Purpose. Coronary microvascular dysfunction is increasingly recognized as a contributor to myocardial ischemia in patients with coronary artery disease. Here we investigated perturbations in the regulation of coronary resistance vessel tone and myocardial oxygen balance at rest and during treadmill exercise, in a porcine model of familial hypercholesterolemia.
Methods. Swine (7 control; 4 FH) were chronically instrumented for measurement of systemic and coronary hemodynamics as well as arterial and coronary venous blood gases, at rest and during graded treadmill exercise. At sacrifice (1-8 weeks later) intravascular ultrasound (IVUS) was used to determine lumen area and plaque burden in the proximal coronary arteries.
Results. FH swine on a western diet exhibited significantly higher levels of cholesterol than control swine (17.9±3.1 vs. 1.9±0.1 mmol/L), resulting in a uniform plaque burden of 34±5% over the first 3 cm of the left anterior descending coronary artery, but with a preserved lumen area and without focal stenoses. Exercise resulted in an increase in myocardial O2 consumption (MVO2) in both control and FH swine (Figure). At rest and during exercise, MVO2 was met by a slightly lower coronary O2 delivery in FH compared to control swine, necessitating an increase in myocardial O2 extraction, thus leading to a decrease in coronary venous (CV) O2 content (Figure). These findings, which imply elevated coronary resistance vessel tone in FH swine, were accompanied by a widening of the arterio-venous pH difference in FH, but not control swine (Figure); suggesting a shift towards anaerobic metabolism.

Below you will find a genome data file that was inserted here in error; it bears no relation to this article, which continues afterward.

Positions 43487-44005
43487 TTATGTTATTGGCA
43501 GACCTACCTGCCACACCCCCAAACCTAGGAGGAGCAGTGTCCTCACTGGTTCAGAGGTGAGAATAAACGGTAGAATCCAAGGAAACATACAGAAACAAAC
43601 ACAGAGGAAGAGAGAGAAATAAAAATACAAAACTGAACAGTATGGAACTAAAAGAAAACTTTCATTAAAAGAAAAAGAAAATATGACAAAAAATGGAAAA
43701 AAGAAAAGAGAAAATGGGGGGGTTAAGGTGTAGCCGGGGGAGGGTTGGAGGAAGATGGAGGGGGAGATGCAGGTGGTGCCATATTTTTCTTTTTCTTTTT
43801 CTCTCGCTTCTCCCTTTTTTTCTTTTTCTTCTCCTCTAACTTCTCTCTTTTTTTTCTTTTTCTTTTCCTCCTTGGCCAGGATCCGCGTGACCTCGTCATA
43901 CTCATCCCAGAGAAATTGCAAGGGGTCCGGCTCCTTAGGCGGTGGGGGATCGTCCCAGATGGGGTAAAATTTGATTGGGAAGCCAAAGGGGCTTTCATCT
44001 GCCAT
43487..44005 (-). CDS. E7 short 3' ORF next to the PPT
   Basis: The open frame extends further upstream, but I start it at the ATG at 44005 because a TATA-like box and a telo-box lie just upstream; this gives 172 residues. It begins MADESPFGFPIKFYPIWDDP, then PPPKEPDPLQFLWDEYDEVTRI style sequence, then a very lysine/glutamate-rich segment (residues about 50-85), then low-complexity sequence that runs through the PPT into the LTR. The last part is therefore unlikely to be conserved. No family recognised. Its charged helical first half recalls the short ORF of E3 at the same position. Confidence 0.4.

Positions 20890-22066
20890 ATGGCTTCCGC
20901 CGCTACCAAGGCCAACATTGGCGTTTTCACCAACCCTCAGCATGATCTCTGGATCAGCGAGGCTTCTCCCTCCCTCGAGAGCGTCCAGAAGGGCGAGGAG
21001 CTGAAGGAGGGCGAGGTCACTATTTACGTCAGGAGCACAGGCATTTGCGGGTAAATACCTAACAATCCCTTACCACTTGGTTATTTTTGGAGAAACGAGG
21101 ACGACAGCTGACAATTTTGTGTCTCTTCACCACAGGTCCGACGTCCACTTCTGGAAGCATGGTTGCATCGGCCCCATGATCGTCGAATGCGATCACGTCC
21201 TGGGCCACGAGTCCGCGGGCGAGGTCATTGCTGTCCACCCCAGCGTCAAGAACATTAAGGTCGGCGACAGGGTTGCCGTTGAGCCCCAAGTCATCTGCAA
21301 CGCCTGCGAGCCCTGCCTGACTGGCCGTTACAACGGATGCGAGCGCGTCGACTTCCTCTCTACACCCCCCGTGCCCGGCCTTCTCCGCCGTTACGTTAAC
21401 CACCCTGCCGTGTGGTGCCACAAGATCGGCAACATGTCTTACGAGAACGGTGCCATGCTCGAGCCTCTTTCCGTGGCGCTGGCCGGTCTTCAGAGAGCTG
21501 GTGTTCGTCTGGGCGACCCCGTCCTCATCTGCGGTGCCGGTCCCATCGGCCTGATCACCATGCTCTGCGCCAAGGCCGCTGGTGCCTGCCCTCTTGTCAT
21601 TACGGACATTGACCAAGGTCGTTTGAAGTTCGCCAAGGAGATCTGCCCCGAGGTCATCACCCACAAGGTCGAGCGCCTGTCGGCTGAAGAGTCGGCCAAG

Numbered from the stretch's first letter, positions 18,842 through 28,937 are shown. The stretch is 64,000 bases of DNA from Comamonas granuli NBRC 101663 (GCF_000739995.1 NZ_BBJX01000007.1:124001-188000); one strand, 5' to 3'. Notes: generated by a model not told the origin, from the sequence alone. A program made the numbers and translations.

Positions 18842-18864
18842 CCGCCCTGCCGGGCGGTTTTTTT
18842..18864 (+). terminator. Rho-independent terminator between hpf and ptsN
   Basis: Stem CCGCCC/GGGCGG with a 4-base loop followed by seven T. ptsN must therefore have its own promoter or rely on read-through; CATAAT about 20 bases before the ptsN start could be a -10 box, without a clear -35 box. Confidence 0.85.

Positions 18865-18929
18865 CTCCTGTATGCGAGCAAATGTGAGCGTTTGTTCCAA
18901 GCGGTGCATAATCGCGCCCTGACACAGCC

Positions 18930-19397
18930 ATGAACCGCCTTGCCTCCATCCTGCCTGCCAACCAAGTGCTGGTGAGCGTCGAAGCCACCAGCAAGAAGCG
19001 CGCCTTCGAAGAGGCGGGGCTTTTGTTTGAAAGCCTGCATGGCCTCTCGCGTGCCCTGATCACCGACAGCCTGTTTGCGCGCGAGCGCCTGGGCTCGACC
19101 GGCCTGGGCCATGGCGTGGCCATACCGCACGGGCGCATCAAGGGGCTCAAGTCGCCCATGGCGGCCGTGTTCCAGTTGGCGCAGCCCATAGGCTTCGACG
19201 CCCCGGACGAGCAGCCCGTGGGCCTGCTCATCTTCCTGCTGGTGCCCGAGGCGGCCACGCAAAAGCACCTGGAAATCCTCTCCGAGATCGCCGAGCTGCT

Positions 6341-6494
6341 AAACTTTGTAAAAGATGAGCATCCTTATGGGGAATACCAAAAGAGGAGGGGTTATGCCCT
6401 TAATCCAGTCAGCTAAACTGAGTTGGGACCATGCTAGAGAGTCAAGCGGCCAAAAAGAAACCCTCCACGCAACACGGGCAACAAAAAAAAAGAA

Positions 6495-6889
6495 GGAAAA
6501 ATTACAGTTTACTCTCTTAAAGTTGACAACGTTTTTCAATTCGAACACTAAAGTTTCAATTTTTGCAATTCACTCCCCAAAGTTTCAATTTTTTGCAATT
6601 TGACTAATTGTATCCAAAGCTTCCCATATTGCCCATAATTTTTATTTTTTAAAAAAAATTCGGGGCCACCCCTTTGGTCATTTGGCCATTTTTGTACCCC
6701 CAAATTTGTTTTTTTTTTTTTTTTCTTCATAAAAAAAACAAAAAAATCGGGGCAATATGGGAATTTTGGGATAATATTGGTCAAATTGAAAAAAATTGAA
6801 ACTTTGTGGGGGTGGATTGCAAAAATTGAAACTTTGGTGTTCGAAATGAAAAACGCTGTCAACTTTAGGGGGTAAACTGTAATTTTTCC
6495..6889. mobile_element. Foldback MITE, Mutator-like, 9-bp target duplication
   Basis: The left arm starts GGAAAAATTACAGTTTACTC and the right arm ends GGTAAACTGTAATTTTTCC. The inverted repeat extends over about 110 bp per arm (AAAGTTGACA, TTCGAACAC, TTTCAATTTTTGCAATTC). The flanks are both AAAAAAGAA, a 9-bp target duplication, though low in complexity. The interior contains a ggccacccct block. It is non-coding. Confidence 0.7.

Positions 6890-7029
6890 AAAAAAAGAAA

Conclusions. FH results in microvascular dysfunction, which hampers myocardial oxygenation particularly during exercise.